As Primeiras Coisas (The Former Things), by Bruno Vieira Amaral, has won some of the most prestigious literary awards in Portugal, but it is now about the become the past, as the author prepares to launch in April his next novel. Titled Hoje Estarás Comigo no Paraíso (Today You Will Be With Me in Paradise, in a free translation to English), this is a book inspired in the murder of the author’s cousin, which took place more than 30 years ago.
By Luciana Leitão
His debut novel, As Primeiras Coisas, won four major literary prizes, including Time Out Lisboa’s 2013 Book of the Year award, the 2013 Fernando Namora Literary Prize, the 2013 PEN Narrative Prize and the 2015 José Saramago Prize. Bruno Vieira Amaral, who is in the territory under The Script Road — Macau Literary Festival, talks to mART about writing, readers, his first and the next novel, which will be released to the public next month.
The book that comes out in April took three and a half years of his life. “I was not exclusively writing the book, but in three and a half years my life changed a lot — I abandoned my job [as communication advisor for publisher Bertrand], my youngest son was born, I started dedicating entirely to writing,” he says.
It all started with As Primeiras Coisas. “One of the chapters was about the story of a murder, inspired in a real murder [of his cousin] which took place more than 30 years ago,” he says. From then on, he decided he wanted to know more about it. “Who was that boy? He died at the age of 21. Why did he die that way? What happened in his life which led to that moment of the murder?”
The main character was born in Angola in the 1960s and came to Portugal, after the Carnation Revolution, which ended the colonial war. Still, even though it is inspired in a life event, it is fiction. “At the beginning, I thought about not doing fiction, but, as I came to terms with the facts, I realised I knew less about reality,” he says. As a result, he chose fiction, “to have a glimpse of truth of who was that boy.” For this book, he did some research and talked with relatives. “I talked with his brother, but in the book he has no brother, and that is fiction,” he mentions.
The first novel
As Primeiras Coisas was also inspired in some real life events, even though adapted to fiction. “In the strict sense of the word, it has some autobiographical things, which are diluted in the story,” he says. The story takes place in the district of Amélia, which is an imagined place, based on a neighbourhood where he grew up.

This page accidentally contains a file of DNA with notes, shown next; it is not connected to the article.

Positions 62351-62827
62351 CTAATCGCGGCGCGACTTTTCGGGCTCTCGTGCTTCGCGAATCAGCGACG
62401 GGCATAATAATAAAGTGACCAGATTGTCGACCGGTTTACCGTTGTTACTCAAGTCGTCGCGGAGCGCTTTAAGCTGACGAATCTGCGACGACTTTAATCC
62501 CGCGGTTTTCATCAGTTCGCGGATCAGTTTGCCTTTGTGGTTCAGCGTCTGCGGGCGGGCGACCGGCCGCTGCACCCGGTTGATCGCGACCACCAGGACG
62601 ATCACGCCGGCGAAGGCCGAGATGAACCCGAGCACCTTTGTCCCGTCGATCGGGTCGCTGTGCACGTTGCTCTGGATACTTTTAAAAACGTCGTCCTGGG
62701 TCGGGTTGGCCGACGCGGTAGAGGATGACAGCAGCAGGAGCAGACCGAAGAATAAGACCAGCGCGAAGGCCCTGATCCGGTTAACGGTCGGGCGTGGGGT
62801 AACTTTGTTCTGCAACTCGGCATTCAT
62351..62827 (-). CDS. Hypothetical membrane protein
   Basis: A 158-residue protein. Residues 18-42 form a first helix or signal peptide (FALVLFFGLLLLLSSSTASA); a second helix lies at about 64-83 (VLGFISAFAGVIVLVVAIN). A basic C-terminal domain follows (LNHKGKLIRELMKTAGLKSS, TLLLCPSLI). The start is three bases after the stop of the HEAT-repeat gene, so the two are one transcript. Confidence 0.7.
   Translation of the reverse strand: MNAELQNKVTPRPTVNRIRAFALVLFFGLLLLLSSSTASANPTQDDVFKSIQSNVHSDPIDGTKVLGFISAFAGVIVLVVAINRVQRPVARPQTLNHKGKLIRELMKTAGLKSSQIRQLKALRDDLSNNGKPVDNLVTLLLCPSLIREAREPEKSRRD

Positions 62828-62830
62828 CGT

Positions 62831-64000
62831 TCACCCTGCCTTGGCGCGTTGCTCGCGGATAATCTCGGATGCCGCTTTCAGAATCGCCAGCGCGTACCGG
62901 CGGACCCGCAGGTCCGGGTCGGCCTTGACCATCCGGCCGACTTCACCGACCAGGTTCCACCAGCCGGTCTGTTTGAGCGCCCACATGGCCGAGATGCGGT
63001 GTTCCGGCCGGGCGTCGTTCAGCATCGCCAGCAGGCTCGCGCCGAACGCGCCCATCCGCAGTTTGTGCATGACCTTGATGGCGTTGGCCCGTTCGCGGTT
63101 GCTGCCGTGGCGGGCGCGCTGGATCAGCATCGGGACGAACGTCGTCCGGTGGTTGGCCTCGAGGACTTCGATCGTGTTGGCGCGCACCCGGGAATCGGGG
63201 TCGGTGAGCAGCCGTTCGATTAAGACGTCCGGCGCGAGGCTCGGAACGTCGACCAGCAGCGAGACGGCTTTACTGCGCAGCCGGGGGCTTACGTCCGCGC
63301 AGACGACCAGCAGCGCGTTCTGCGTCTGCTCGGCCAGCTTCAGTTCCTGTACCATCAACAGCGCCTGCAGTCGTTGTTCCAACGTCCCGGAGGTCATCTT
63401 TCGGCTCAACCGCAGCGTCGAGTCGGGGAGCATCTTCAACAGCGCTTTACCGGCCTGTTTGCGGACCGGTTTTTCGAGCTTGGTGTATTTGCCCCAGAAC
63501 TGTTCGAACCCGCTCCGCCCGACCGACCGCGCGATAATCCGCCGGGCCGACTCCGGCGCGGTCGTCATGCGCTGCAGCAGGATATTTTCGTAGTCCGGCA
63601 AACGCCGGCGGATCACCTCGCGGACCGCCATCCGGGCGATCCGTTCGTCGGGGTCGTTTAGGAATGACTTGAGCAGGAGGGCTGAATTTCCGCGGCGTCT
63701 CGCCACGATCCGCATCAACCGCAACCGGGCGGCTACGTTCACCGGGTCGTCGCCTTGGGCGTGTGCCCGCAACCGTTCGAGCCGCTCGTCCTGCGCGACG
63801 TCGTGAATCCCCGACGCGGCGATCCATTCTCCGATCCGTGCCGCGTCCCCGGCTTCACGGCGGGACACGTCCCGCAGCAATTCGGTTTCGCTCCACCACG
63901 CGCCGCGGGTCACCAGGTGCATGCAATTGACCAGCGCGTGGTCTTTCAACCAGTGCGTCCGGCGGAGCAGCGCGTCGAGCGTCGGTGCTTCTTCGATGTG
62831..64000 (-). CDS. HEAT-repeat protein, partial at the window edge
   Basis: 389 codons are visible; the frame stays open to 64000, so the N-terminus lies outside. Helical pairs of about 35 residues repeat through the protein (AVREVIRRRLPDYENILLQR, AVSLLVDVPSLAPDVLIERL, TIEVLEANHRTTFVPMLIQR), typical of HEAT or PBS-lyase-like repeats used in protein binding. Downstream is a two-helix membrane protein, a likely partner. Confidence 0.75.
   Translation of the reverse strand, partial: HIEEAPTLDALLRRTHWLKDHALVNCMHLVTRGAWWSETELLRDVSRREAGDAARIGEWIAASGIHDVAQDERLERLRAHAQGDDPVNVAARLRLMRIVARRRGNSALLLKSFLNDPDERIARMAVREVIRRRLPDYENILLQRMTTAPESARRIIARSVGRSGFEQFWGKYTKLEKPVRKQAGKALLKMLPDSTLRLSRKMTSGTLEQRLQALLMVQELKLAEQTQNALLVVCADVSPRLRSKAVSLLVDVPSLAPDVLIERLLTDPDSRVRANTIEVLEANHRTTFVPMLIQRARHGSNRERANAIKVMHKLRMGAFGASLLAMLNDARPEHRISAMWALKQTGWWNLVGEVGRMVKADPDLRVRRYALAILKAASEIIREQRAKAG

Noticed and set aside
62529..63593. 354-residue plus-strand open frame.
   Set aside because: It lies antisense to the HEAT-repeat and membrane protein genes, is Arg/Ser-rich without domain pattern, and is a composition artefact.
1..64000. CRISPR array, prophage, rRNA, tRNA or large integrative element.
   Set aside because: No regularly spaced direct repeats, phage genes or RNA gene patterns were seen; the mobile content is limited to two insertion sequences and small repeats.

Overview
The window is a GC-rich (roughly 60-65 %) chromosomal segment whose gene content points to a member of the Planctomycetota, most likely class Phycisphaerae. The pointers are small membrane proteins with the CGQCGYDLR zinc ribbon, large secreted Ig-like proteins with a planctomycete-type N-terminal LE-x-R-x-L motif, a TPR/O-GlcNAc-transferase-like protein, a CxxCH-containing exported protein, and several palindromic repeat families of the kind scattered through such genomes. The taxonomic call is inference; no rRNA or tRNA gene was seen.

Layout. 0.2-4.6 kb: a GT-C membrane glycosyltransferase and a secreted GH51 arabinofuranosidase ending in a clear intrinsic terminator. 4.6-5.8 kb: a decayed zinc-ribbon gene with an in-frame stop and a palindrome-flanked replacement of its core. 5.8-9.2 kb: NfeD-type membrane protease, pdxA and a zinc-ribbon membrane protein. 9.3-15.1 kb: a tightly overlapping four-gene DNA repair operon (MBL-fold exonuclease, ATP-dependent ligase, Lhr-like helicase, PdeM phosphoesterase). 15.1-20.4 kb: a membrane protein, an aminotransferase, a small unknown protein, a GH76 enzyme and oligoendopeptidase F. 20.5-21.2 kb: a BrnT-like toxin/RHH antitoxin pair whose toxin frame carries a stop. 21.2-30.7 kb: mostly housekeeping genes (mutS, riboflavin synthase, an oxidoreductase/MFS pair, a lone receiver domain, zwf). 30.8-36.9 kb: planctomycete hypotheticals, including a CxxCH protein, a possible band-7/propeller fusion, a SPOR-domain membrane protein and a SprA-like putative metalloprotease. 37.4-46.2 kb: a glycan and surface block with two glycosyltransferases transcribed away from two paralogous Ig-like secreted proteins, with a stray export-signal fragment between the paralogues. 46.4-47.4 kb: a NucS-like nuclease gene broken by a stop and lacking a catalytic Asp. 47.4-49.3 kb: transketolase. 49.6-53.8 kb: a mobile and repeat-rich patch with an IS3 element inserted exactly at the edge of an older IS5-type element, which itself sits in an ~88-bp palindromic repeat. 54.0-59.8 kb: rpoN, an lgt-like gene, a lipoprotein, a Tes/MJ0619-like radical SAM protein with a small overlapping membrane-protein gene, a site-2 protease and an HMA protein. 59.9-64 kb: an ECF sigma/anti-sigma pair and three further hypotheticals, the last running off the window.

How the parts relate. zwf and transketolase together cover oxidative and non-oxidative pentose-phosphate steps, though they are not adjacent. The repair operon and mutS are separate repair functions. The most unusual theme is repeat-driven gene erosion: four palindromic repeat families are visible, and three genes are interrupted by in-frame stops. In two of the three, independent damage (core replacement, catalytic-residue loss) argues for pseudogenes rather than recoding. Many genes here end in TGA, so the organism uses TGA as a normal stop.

In this neighbourhood live people that were born in the former Portuguese colonies and had to move to Portugal, after the Carnation Revolution. The details of the description of the characters are so vivid, one can ask whether there are inspired in real life individuals. “There are some characters which are inspired in real people, but I hope that, even those who know that world, in the end, conclude all characters are at the same level,” he adds.
He did not aim at doing social or political analysis, even though some readers might have that interpretation. “I wanted to write about something that I knew, I didn’t have to research, I didn’t have to dive into a world which was not my own,” Mr Amaral explains. “I wasn’t trying to give voice to someone (…); when we’re doing fiction, we need to be merciless, we have to show the truth of those characters, even if through made-up facts.”
Mr Amaral is a writer, translator, literary critic and assistant magazine editor who is a regular contributor in some of the Portuguese press. He believes he must write everywhere there is room for it. “I play wherever it is needed — there are different genres, different paces, different audiences, which force me to look to things in a different way,” he says. Contrarily to what some may say, he believes “contamination is great.” In fact, he mentions in As Primeiras Coisas there are “many different genres,” because “everything fits” in a novel.
Still, he believes fiction no longer has room in newspapers and magazines, especially considering the current times. “Fiction is going through a rough moment — people want reality, they are eager to get reality, even though reality is obscure,” he mentions. Nowadays, people “are building their own fiction,” as it can be often seen in social networks, for instance. “We are not what is on Facebook, we build the character.” As a result, he believes people are not willing to read fiction in newspapers and magazines, but, instead, they “want real life stories which look like fiction.” So, literary fiction “will only have a place in books.”